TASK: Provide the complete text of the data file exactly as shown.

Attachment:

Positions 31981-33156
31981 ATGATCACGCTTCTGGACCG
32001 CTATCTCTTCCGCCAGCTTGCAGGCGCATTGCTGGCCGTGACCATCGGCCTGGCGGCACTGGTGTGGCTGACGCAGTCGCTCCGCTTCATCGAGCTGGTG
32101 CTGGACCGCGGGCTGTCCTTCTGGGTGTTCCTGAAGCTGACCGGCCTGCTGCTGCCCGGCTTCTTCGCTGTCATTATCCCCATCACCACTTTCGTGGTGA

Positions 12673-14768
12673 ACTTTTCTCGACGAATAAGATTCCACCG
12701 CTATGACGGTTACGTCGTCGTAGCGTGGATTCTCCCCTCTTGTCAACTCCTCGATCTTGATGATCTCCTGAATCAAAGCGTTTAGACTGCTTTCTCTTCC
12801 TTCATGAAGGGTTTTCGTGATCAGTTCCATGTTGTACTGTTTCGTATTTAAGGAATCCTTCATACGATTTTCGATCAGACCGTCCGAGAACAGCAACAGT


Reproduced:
Positions 31981-33156
31981 ATGATCACGCTTCTGGACCG
32001 CTATCTCTTCCGCCAGCTTGCAGGCGCATTGCTGGCCGTGACCATCGGCCTGGCGGCACTGGTGTGGCTGACGCAGTCGCTCCGCTTCATCGAGCTGGTG
32101 CTGGACCGCGGGCTGTCCTTCTGGGTGTTCCTGAAGCTGACCGGCCTGCTGCTGCCCGGCTTCTTCGCTGTCATTATCCCCATCACCACTTTCGTGGTGA

Positions 12673-14768
12673 ACTTTTCTCGACGAATAAGATTCCACCG
12701 CTATGACGGTTACGTCGTCGTAGCGTGGATTCTCCCCTCTTGTCAACTCCTCGATCTTGATGATCTCCTGAATCAAAGCGTTTAGACTGCTTTCTCTTCC
12801 TTCATGAAGGGTTTTCGTGATCAGTTCCATGTTGTACTGTTTCGTATTTAAGGAATCCTTCATACGATTTTCGATCAGACCGTCCGAGAACAGCAACAGT